Donald Spencer was born in Cincinnati in 1915. He went to public schools and graduated from Walnut Hills High School in 1932. At Walnut Hills, Donald worked to ensure that African-American students could attend the Junior-Senior Prom. He then went to the University of Cincinnati where he first graduated with a degree in Chemistry in 1936, a second bachelor’s in education in 1937, and a Master of Education in 1940. When he arrived at UC there were no extra-curricular activities open to African American men, so he founded an organization called the Quadres, wrote and directed a musical and performed in the Quadres production of his work. He was also a founding member of the Kappa Alpha Psi fraternity on the campus in 1939, providing a Greek opportunity for fellow African Americans.
After finishing his education in 1940 he married Marian Spencer. (Marian spent her first year at UC living with her aunt and uncle, who ran Manggrums pharmacy at Park and Chapel, across the street from Douglass School.) He also began an eighteen-year career teaching math in the Cincinnati Public Schools. He started out at Frederick Douglass School in Walnut Hills, and later worked at the Harriet Beecher Stowe School, another school for African-American students, in the West End.
When the Spencers bought their first house in 1944, Donald took notice of the commission earned by the broker. Anxious to try his own hand in the business, he signed on as an agent with Horace Sudduth, an African American who had been in the real estate business since about 1910, and who dominated the market for African-American buyers in Walnut Hills. (Sudduth got his start, and remained dominant, in the West End as well.) Several listings in beginning 1947 in Walnut Hills, Avondale and the West End showed the realtor as “Donald A. Spencer, with Horace Sudduth;” announcements of sales of both single- and multi-family dwellings in the late forties and early fifties note “Donald Spencer handled the sale for Horace Sudduth, broker.” In 1952, among the real estate listings, we find the announcement that “Donald Spencer is no longer associated with the Horace Sudduth real estate office to buy or sell real estate.” Spencer set out on his own, still teaching math for the Cincinnati Public Schools.
At about the same time, the Spencers made their first significant foray into Civil Rights activism. The Spencer children had reached the age when Coney Island was an object of desire; like Martin Luther King at a similar stage in his family life Donald and Marian had to confront the problem of segregation with their boys. Marion Spencer decided to organize and resist the segregation. She first asked politely over the phone about the park’s policy on admission of Negroes, and then met with lawyers and community members. (Some reports indicate that Donald, fearing repercussions in his job with the Cincinnati Public Schools, was less enthusiastic.) Marion drove her boys to Coney Island, only to be turned away. She always made her trip paired with a white family, to document the discrimination. Other pairs of white and Negro families made the same experiments with the same results. The effort had the backing of the Citizen’s Committee for Human Rights (a local affiliate of the Congress of Racial Equality), the Cincinnati Urban League, and the National Association for the Advancement of Colored People. With their documentation the Spencers joined a lawsuit; they were able to refute spurious arguments from the Park owners that other parties or reasons other than race caused the Negro families to be refused.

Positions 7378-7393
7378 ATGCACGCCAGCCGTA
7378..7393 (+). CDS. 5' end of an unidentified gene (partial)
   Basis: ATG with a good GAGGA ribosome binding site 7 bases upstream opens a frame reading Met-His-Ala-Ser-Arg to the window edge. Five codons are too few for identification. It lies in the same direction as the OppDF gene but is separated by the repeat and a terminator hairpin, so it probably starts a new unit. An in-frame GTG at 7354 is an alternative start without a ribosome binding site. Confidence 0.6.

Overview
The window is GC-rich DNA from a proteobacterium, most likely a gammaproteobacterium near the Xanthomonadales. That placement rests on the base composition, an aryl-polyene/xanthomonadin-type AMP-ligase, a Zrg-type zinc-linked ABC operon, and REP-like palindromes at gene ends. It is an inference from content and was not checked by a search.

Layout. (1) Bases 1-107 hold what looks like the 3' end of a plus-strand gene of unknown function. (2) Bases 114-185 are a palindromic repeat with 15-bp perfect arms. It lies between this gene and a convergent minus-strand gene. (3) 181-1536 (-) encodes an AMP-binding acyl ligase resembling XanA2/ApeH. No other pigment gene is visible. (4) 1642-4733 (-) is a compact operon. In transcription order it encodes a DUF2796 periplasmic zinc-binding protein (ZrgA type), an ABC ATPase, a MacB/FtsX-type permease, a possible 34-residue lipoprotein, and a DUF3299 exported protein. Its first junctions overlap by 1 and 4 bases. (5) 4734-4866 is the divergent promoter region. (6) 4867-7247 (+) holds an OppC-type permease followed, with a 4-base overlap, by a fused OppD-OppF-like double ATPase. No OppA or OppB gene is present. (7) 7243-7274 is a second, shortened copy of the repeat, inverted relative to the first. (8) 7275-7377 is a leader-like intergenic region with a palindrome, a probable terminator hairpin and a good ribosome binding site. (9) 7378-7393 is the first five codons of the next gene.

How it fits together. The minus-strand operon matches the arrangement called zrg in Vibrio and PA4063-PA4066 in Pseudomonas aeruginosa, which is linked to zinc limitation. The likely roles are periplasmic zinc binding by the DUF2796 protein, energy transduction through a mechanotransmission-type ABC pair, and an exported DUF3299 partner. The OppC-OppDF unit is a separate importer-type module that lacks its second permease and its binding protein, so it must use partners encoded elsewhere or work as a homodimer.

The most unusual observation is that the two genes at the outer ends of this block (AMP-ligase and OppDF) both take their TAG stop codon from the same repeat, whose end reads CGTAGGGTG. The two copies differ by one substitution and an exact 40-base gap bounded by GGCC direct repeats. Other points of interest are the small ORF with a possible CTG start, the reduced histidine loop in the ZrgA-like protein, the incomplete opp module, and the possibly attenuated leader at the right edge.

Yet the desegregation of Coney Island was not a single summer’s work. Marian Spencer repeated her unsuccessful trips to the park in 1953. The situation was legally complicated; the suit alleged violation of the state public accommodation law. Only until 1954, the year of the supreme court Brown v. Board of Education ruling that ordered the desegregation of public school, the city threatened to withdraw licenses Coney Island required. Yet as late as 1955 the amusement park routinely refused admission to all but white visitors. Even admission to the Park did not end the owners’ resistance. Because the large pool and dance venue at Coney were located across the county line, in Clermont County, it required several more years of litigation to integrate those facilities.
In 1958, two years after the death of Horace Sudduth, Donald Spencer’s real estate business flourished to the extent that he was able to retire from teaching. Yet it was not until 1986 that he joined the Cincinnati Board of Realtors, the first African American so honored. Even then, he deemed it necessary to say that he would not embrace any covert discrimination the board might endorse. A successful developer, he eventually rose to become president of the Board.
Donald and Marian Spencer worked tirelessly for Civil Rights in Cincinnati, taking on segregation in the public schools in the ‘60’s through the ‘80’s through a magnet school approach. (The schools have since largely resegregated along both racial and economic lines.) Donald Spencer chaired the campaign to fund the Public Schools with a new levy. In 2003 he was active in the campaign to raise a $435 levy to build or rebuild all the school buildings. Perhaps the most discouraging fight came when Donald and Marian Spencer had to sue Ohio’s Secretary of State Kenneth Blackwell and other election officials to prevent them from disfranchising African American voters.
The Douglass School Building from 1980 was refurbished in 2017 to house the new Donald and Marian Spencer Center for Gifted and Exceptional Students.